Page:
Similarity learning is a method for unsupervised machine learning (ML) method in which the model “learns” the structure of the data based on the similarity or dissimilarity of elements in the dataset. It is a powerful tool in the context of vector embeddings generated from unstructured data (e.g., video, images, audio, prose, etc.).
Unstructured data frequently comes without labels because the cost involved to have a person(s) apply labels is prohibitive. But with similarity learning we can still perform a range of useful operations on a dataset without labels, or even a preconceived notion of the data’s distribution.
Consider recommendation problems. You are trying to recommend something of interest to a user or customer. It might be a song, an article, a piece of clothing, a movie and so on. If you have some sense of the user’s prior habits, you can use similarity learning to attack this problem even if you don’t have labeled data.
In this article, we are going to provide an introduction to similarity learning in the context of vector embeddings and how you can combine these concepts to solve problems.
Similarity learning in practice
Our starting point for similarity learning is the generation of vector embeddings. We won’t cover how to generate vector embeddings here other than to say once you have them, you now have an n-d numerical object on which you can perform distance calculations.
These distance calculations can provide you with semantic insight into your data. To expand on the recommendation problem from earlier, let’s assume you have a dataset composed of the vector embeddings of various movies. Let’s also assume that you have a user’s viewing history. By comparing the distance between a user’s movies and other movies in your dataset, you can gain insight into the similarity between movies the user has watched, and movies they can choose from. This enables you to make a helpful recommendation.
There are various ways of determining similarity between vector embeddings based on distance metrics including Euclidean, cosine and Jaccard similarity. You can find more information on distance metrics here. But for the remainder of this article we will focus on similarity learning using cosine distance.
Determining similarity using cosine distance
Cosine distance is a measure of distance between two vector embeddings that is based on the angle between them. A value of 1 indicates that the vectors are perfectly similar (i.e., point in the same direction), whereas a value of 0 indicates the vectors are completely dissimilar (i.e., orthogonal), and a value of -1 indicating that the vectors are perfectly dissimilar (i.e., point in opposite directions). The diagram below helps illustrate this.
To calculate the cosine similarity between two vectors, we use the vectors’ coordinate pairs Suppose we have two vectors, A and B, represented as the following coordinate pairs:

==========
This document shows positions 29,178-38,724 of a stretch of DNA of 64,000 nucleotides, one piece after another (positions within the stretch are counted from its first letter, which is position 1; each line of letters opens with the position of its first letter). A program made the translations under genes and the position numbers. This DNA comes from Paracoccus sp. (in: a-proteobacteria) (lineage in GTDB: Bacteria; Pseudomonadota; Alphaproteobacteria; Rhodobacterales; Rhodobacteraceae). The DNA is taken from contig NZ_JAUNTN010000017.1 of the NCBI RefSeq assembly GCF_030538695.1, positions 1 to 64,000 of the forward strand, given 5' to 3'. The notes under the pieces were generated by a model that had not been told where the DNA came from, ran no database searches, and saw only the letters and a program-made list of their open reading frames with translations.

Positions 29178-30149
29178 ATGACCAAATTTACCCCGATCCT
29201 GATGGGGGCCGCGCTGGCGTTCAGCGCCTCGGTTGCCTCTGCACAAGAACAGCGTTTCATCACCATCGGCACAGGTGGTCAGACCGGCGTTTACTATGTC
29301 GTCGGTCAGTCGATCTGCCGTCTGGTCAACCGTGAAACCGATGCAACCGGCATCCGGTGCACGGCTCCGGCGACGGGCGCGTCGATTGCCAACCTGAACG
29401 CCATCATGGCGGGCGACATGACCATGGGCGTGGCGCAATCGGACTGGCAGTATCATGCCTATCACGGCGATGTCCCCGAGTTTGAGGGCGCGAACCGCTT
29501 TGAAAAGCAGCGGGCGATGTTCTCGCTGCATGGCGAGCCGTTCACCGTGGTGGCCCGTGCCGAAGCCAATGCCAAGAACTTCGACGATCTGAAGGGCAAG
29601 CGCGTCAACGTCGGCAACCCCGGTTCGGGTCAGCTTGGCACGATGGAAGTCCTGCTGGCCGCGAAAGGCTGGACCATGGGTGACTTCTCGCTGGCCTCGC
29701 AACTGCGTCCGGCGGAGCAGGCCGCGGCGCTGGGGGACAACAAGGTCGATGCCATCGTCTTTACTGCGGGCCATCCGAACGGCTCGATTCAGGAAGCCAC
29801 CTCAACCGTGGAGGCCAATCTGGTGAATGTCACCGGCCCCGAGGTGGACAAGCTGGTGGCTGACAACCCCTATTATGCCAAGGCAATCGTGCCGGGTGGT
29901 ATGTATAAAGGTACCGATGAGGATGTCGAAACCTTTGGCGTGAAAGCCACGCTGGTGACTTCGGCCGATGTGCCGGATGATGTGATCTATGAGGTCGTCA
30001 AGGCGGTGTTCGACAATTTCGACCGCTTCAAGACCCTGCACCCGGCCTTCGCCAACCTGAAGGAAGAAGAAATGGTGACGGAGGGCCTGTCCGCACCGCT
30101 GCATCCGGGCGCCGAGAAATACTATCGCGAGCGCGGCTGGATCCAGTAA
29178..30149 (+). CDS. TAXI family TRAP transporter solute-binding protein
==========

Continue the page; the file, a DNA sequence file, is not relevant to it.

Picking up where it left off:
A = (a1, a2, a3, ..., an) B = (b1, b2, b3, ..., bn)
Notice here that we are not bounded by a particular number of dimensions. We can use cosine similarity in n-d space meaning that it will enable us to generate a similarity score even for high-dimensional vector embeddings.
Once we have our coordinate pairs, we next calculate the dot product of the vectors followed by their magnitudes:
A Python implementation might look as follows:
dot product = (a1 * b1) + (a2 * b2) + (a3 * b3) + ... + (an * bn) magnitude of A = sqrt(a1^2 + a2^2 + a3^2 + ... + an^2) magnitude of B = sqrt(b1^2 + b2^2 + b3^2 + ... + bn^2)
Finally, we use these values to return the cosine similarity:
A Python implementation might look as follows:
cosine similarity = dot product / (magnitude of A * magnitude of B)
Considerations when using cosine similarity
While cosine similarity is a powerful tool for solving various problems related to vector embeddings, caution needs to be used with this technique, like any other ML method. A starting point for this discussion is the use cases for which cosine similarity is best suited.
Mathematically, cosine similarity is most appropriate when we are focused on the direction of the vectors we are analyzing rather than their magnitude. What this means in practice is that cosine similarity is insensitive to scale.
Imagine that you are trying to compare the ratings that restaurant diners give to a restaurant after eating there. If you convert these ratings to vectors and use cosine similarity to compare them, the resulting similarity score will be unaffected by the scale used (e.g., 5 stars, 1 to 10, etc.).
If you were to use Euclidean distance in this situation, the resulting distance would be sensitive to the scale of the ratings, since the distance would be influenced by the magnitude of the vectors.
Another consideration is dimensionality. If you are working with very high dimensionality vectors, cosine similarity may not be an effective measure of similarity. This is because many of those dimensions may capture noise or be unrelated to the underlying meaning you are trying to identify.
Furthermore, dot product and magnitude calculations are affected by outliers. Cosine similarity may therefore deliver skewed results if you have outliers present.
Other issues for cosine similarity are matters of good hygiene: ideally your vectors should be of the same length and not include zero elements.
In closing, cosine similarity and other similarity learning techniques can be especially powerful tools when deployed alongside vector embeddings. They provide a mathematical way to capture insights into your unstructured data absent any labeling or supervision which makes it much more economical to solve problems such as recommendation using large amounts of unstructured data.
- “Data Science Concepts and Practice” - Vijay Kotu and Bala Deshpande: